April 23, 2013


Diane M. Fremgen

Clerk of Court of Appeals







This opinion is subject to further editing.  If published, the official version will appear in the bound volume of the Official Reports. 


A party may file with the Supreme Court a petition to review an adverse decision by the Court of Appeals.  See Wis. Stat. § 808.10 and Rule 809.62. 



Appeal No. 


Cir. Ct. No.  2007CF50









State of Wisconsin,






Jason Lee Edmonson,






            APPEAL from an order of the circuit court for Outagamie County:  dee r. dyer, Judge.  Affirmed. 

            Before Hoover, P.J., Mangerson, J., and Thomas Cane, Reserve Judge.  

1        PER CURIAM.   Jason Edmonson appeals an order denying his Wis. Stat. § 974.06 (2011-12),[1] motion for postconviction relief.  Edmonson raises several challenges to his conviction.  We conclude Edmonson’s arguments have either already been litigated or are procedurally barred.  The order is therefore affirmed.  


2        In March 2009, Edmonson was convicted upon a jury’s verdict of first-degree sexual assault of a child under the age of thirteen, felony bail jumping and misdemeanor bail jumping.  The court imposed consecutive sentences totaling forty-eight and one-half years, consisting of twenty-five and one-half years’ initial confinement followed by twenty-three years’ extended supervision.  On direct appeal, Edmonson’s appointed counsel filed a no-merit report pursuant to Wis. Stat. Rule 809.32, concluding there was no arguable basis to challenge Edmonson’s convictions.  The no-merit report addressed the sufficiency of the evidence, some evidentiary rulings and the sentence imposed.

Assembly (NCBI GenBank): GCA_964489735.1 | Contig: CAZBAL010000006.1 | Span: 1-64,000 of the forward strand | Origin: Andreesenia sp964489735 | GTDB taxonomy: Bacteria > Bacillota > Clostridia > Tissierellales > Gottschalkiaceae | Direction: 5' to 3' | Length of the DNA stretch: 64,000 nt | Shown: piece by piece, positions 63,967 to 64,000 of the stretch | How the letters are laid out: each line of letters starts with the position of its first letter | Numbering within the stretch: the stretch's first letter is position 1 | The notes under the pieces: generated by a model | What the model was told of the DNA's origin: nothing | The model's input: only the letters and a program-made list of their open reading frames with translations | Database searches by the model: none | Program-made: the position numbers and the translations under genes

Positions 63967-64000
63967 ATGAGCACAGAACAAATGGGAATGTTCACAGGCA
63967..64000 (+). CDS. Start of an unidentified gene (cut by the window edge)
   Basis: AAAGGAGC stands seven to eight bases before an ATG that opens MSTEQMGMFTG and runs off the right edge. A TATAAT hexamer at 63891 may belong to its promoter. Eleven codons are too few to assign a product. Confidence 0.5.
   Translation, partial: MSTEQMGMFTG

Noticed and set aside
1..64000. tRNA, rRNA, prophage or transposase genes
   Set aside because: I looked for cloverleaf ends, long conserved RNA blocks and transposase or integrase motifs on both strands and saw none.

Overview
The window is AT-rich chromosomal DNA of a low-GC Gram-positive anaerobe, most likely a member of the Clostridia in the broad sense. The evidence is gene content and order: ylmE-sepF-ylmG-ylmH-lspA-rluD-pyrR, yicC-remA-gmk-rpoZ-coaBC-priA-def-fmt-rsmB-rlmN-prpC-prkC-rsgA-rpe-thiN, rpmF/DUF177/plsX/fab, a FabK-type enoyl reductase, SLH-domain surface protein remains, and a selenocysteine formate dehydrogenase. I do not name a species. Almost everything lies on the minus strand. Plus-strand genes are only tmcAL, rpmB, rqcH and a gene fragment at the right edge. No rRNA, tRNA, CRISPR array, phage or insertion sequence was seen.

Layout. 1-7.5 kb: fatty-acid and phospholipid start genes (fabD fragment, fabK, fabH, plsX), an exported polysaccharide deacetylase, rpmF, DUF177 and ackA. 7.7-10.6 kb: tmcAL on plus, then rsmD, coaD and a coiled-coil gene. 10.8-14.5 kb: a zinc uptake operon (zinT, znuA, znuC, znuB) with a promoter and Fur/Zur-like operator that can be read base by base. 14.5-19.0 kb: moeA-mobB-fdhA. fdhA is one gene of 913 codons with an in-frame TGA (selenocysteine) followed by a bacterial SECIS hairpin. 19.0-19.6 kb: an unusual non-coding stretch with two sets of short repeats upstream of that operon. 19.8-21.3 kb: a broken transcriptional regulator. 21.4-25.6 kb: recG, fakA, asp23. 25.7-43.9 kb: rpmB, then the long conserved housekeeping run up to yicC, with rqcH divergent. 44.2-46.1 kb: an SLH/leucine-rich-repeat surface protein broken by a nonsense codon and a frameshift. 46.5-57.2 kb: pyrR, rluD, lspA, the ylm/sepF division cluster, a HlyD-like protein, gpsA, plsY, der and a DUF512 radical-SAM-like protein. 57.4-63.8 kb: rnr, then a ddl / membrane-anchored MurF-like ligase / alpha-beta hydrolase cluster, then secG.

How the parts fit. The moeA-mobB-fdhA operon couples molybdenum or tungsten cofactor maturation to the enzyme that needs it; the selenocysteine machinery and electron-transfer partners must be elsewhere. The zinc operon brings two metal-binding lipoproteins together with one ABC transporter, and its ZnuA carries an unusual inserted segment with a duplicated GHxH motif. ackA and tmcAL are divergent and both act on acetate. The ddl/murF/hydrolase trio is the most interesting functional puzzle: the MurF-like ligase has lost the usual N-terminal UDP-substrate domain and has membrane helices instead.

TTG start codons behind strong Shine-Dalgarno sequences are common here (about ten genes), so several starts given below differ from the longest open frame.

3        Edmonson filed a response challenging his detention by police and the search of his house.  Edmonson also alleged prosecutorial misconduct and claimed he was denied the effective assistance of trial counsel.  Upon our independent review of the record as mandated by Anders v. California, 386 U.S. 738 (1967), we concluded there was no arguable basis for appeal and summarily affirmed the judgment. 

4        In March 2012, Edmonson filed the underlying Wis. Stat. § 974.06 motion for a new trial, again challenging the legality of his arrest and the seizure of property from his home.  The motion also raised several ineffective assistance of counsel claims and made conclusory assertions that the court rendered judgment without jurisdiction and imposed a sentence “not authorized by law.”  The motion was denied without a hearing and this appeal follows.   


5        We conclude Edmonson’s claims are barred by Wis. Stat. § 974.06(4) and State v. Escalona-Naranjo, 185 Wis. 2d 168, 517 N.W.2d 157 (1994).  Successive motions and appeals are procedurally barred unless the defendant can show a sufficient reason why the newly alleged errors were not previously raised.  Escalona-Naranjo, 185 Wis. 2d at 185.  The bar to serial litigation may also be applied when the direct appeal was conducted pursuant to the no-merit procedures of Wis. Stat. Rule 809.32.  State v. Tillman, 2005 WI App 71, ¶¶19-20, 281 Wis. 2d 157, 696 N.W.2d 574; see also State v. Allen, 2010 WI 89, ¶¶35-41, 328 Wis. 2d 1, 786 N.W.2d 124.  Absent a sufficient reason for doing so, a defendant may not raise issues in later proceedings that could have been raised in the no-merit proceeding if the no-merit procedures were followed and the court has sufficient confidence in the outcome of the no-merit proceeding to warrant application of the procedural bar.  Allen, 328 Wis. 2d 1, ¶62.